The trial of four of the most senior bankers at Barclays began in one of the most high-profile cases to have reached court since the financial crash of 2008. John Varley, who was formerly the bank’s chief executive, will appear alongside colleagues Tom Kalaris, Roger Jenkins and Richard Boath charged with conspiracy to commit fraud by false representation. Mr Varley and Mr Jenkins are also charged with unlawful financial assistance over a deal struck with Qatar at the height of the financial crisis that prevented the bank from seeking a government bailout.
Dubbed the ‘Barclays’ four’, the bankers have been charged concerning an £11.8bn emergency fund that was given to Barclays in 2008 by investment firms Qatar Holdings and Challenger Universal. As part of the deal, the British lender lent £2.3bn to Qatar Holdings. Prosecutors allege that the reciprocal loans were used to unlawfully fund the purchase of Barclays shares, either directly or indirectly. This, it is argued, amounts to unlawful financial assistance. The Qataris have not been accused of any wrongdoing.
The charges against the four men, which were first made public in 2017, resulted in Mr Varley losing two important board positions. Following the revelations, the 62-year-old banker stepped down from his position on the board of asset management firm BlackRock and was replaced as the chairman of cancer charity Marie Curie. Mr Varley was considered a Barclays stalwart, having joined the bank in 1982, and served as its chief executive from 2004 to 2010.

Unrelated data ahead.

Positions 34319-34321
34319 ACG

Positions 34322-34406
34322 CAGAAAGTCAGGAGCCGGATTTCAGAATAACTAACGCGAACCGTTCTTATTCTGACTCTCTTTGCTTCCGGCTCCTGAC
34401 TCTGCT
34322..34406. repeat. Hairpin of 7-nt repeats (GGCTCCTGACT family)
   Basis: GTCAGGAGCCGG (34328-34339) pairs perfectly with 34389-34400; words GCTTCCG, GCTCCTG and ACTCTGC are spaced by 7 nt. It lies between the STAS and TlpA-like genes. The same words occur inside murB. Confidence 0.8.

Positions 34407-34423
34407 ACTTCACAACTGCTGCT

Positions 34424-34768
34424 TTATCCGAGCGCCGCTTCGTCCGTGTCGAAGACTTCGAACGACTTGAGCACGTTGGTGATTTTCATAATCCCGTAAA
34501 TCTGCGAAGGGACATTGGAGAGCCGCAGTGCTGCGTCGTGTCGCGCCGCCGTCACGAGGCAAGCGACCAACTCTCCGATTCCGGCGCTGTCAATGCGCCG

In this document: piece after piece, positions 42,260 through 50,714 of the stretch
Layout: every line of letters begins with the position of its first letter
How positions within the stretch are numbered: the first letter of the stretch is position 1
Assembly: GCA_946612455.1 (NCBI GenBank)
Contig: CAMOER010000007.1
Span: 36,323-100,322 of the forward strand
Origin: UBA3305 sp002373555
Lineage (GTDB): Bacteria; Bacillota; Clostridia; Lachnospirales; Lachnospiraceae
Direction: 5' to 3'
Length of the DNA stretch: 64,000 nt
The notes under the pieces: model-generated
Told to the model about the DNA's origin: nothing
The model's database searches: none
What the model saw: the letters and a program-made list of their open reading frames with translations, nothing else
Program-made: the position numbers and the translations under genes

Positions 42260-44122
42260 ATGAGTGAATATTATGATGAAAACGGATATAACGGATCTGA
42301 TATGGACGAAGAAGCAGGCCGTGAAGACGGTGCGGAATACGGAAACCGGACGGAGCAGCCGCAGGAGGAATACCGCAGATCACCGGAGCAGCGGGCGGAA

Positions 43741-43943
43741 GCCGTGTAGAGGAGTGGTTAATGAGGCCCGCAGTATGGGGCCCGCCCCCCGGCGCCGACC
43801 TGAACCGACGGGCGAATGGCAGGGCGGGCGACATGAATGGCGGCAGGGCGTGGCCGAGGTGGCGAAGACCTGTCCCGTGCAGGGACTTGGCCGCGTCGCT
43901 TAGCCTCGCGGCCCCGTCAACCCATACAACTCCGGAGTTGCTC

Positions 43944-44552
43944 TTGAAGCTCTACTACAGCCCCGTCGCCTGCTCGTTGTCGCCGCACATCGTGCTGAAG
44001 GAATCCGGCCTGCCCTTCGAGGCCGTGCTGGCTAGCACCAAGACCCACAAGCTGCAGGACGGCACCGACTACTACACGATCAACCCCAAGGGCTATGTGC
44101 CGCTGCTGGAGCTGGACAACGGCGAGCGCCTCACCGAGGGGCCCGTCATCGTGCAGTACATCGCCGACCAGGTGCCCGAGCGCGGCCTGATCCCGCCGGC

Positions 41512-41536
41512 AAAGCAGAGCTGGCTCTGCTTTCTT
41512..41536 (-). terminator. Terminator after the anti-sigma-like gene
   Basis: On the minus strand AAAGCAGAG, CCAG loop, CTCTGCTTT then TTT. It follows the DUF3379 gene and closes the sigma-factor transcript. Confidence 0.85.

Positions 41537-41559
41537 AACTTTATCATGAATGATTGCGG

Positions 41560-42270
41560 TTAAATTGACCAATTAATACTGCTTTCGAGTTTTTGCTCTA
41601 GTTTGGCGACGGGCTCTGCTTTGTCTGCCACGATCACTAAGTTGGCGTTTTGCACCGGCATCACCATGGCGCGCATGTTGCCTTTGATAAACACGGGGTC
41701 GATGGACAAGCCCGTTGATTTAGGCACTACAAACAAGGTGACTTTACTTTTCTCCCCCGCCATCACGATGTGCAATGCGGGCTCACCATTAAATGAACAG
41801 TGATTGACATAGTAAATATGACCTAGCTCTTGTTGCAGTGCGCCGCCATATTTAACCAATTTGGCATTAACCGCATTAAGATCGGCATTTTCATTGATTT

The case has been brought by the Serious Fraud Office (SFO), the body with powers to investigate and prosecute cases involving top-end fraud. The trial, which is expected to last 12 weeks, is also seen as a test for the SFO after two previous high-profile cases were scrapped within the last year without going to trial.
A case involving former executives of the supermarket chain Tesco was thrown out in December after the judge in the case declared that it was too “weak” to warrant a trial. The executives had been accused of being the masterminds behind a serious accounting scandal, with the SFO believed to have spent around £10 million pursuing a conviction against the men.
An earlier case brought against Barclays bank, which also related to the Qatar fundraising but is separate from that brought against the executives, was dismissed by Southwark Crown Court last year. The SFO sought an appeal to reinstate the charges, but this was also rejected.
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